Updated Malignant Hyperthermia Guidelines

Malignant hyperthermia is a potentially fatal disorder usually associated with administration of certain general anesthetics and/or succinylcholine. Until 30 years ago, its etiology was unknown. Then, researchers found that people who carry an autosomal dominant calcium channel mutation are at elevated susceptibility.

Malignant hyperthermia (MH) is a potentially fatal disorder usually associated with administration of certain general anesthetics and/or succinylcholine. Until 30 years ago, its etiology was unknown. Then, researchers found that people who carry an autosomal dominant calcium channel mutation are at elevated susceptibility.

The European Malignant Hyperthermia Group (EMHG) published the first consensus protocol addressing malignant hyperthermia laboratory testing n the 1990a and in 2001, followed it with a guideline for DNA-based screening of MH susceptibility. Earlier in 2015, they presented a diagnostic pathway update in the British Journal of Anaesthesia.

Globally, EMHG’s guidelines have been used to help more than 10,000 people who are at risk for MH. For these people, general anesthesia can lead to a skeletal muscle metabolic crisis. Calcium builds in this tissue and may progress to a fatal hypermetabolic state or MH crisis.

MH affects children and young adults of all races, but males are affected 2.5 to 4.5 times more often than females. Experts estimate that 1 in 2,000 individuals are susceptible, but also indicate MH’s prevalence is probably much higher. Many susceptible people never receive an MH- triggering drug, so they do not develop MH and remain unidentified. MH is also unpredictable. Susceptible individuals may receive anesthesia several times with no problem, but react on a subsequent exposure. Some susceptible people may experience mild symptoms episode—MH develops on a spectrum of severity—and diagnosis is missed.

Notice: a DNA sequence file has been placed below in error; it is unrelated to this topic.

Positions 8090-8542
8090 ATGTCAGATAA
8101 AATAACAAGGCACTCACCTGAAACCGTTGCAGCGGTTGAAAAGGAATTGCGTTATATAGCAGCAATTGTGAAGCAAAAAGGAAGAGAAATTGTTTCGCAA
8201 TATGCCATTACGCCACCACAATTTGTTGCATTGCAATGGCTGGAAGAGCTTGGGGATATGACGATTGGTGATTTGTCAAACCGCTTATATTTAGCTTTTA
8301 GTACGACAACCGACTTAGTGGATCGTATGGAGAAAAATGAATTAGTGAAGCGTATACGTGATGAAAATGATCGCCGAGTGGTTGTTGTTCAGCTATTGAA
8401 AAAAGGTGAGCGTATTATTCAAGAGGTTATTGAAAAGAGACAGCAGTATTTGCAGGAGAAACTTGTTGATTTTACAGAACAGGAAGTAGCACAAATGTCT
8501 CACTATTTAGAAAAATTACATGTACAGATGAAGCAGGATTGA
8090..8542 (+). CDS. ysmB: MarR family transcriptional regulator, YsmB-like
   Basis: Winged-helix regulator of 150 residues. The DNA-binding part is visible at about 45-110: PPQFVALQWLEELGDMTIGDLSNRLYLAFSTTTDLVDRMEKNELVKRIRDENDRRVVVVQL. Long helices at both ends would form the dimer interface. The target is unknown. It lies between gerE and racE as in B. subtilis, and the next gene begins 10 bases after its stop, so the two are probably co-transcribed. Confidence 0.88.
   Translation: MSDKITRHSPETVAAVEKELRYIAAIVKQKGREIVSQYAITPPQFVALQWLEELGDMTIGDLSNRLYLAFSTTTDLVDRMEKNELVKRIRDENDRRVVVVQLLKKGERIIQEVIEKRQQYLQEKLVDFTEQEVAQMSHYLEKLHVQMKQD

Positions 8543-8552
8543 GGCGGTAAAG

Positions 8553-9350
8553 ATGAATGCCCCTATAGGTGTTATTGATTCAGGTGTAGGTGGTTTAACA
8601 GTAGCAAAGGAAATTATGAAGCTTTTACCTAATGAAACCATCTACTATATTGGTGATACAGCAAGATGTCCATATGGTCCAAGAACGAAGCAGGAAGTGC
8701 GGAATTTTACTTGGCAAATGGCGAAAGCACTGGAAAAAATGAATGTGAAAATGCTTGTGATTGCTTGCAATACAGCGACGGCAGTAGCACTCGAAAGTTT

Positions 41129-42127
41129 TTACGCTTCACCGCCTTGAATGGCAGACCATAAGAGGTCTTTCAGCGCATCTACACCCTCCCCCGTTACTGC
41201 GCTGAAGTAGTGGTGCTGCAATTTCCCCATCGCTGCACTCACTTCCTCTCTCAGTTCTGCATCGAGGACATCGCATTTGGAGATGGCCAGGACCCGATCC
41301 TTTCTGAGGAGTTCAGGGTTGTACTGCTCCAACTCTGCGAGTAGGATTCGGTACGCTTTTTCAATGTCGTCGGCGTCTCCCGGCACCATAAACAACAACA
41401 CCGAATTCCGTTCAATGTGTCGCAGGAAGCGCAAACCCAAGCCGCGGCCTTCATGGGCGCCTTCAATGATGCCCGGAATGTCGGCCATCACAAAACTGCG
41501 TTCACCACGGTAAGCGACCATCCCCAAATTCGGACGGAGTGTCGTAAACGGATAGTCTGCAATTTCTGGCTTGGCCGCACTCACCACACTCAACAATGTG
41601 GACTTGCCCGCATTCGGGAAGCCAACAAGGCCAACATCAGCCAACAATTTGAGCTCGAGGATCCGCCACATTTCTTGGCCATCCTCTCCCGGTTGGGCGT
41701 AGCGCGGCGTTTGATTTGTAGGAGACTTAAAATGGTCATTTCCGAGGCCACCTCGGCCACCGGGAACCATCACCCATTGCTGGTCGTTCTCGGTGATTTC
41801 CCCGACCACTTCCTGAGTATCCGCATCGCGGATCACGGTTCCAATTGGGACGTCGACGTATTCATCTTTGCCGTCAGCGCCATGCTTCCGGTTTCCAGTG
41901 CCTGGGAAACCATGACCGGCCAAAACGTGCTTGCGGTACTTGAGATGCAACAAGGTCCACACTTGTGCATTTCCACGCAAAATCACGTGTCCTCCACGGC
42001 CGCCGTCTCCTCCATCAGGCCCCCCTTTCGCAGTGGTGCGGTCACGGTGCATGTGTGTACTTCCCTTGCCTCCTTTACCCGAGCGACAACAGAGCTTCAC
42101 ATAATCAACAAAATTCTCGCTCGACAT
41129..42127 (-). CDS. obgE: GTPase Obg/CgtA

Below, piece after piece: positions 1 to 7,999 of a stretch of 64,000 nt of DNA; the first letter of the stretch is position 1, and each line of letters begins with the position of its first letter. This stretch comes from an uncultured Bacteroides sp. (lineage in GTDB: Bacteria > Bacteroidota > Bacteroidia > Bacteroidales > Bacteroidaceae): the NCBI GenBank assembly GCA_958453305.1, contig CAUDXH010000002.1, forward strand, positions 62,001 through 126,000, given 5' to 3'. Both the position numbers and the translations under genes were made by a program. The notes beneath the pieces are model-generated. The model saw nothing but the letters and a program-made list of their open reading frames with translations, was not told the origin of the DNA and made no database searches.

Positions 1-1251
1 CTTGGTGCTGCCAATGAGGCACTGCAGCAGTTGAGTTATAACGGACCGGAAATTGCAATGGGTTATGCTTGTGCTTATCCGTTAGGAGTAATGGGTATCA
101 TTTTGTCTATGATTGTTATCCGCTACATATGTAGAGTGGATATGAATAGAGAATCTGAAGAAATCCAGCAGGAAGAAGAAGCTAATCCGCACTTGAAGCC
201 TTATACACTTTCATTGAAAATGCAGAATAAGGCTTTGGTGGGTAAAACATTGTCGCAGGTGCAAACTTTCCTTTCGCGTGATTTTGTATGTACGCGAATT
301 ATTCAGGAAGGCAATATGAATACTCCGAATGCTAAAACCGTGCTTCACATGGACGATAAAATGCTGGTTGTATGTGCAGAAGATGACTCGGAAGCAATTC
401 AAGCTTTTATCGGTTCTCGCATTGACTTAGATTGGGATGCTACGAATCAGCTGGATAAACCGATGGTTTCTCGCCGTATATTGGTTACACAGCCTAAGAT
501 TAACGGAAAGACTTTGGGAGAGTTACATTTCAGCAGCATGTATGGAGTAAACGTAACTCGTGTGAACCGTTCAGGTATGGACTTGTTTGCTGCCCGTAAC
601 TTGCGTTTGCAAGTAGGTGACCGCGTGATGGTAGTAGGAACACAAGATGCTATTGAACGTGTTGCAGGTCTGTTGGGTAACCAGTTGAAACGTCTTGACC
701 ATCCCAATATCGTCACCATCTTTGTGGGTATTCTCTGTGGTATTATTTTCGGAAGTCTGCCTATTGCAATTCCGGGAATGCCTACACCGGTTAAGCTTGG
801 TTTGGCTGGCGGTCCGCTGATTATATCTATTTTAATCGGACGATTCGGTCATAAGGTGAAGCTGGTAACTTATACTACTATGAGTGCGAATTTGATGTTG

Most important, MH is an autosomal-dominant condition in humans, so its prevalence is increasing.

The previous guideline recommended muscle biopsy and an in vitro contracture test (IVCT) for possible cases, and mutation screening if the IVCT confirmed MH susceptibility. Very few centers are capable of performing the test (only four in the United States and 30 in the entire world). The new guideline identifies DNA screening to be a viable primary diagnostic approach to the IVCT.

IVCT is conducted using caffeine or halothane, and the previous guideline did not differentiate between these. The update changes the classification of patients, with abnormal responses to either or both caffeine and halothane tests designated MHS. The new classification adds a suffix indicating abnormal response to halothane (h) or caffeine (c). This results in 4 diagnostic groups: MHShc (formerly MHS); MHSh (formerly MHE); MHSc (formerly MHE); and MHN (unchanged).

Fortunately, most surgeons never see a case of MH in the surgical suite. Knowing its signs and management approaches is critical regardless. This guideline demonstrates how far we’ve come from the 1970s and 1980s, when up to 80% of patients who developed this crisis died. Today, most patients survive. Additional information is available from The Malignant Hyperthermia Association of the United States (MHAUS).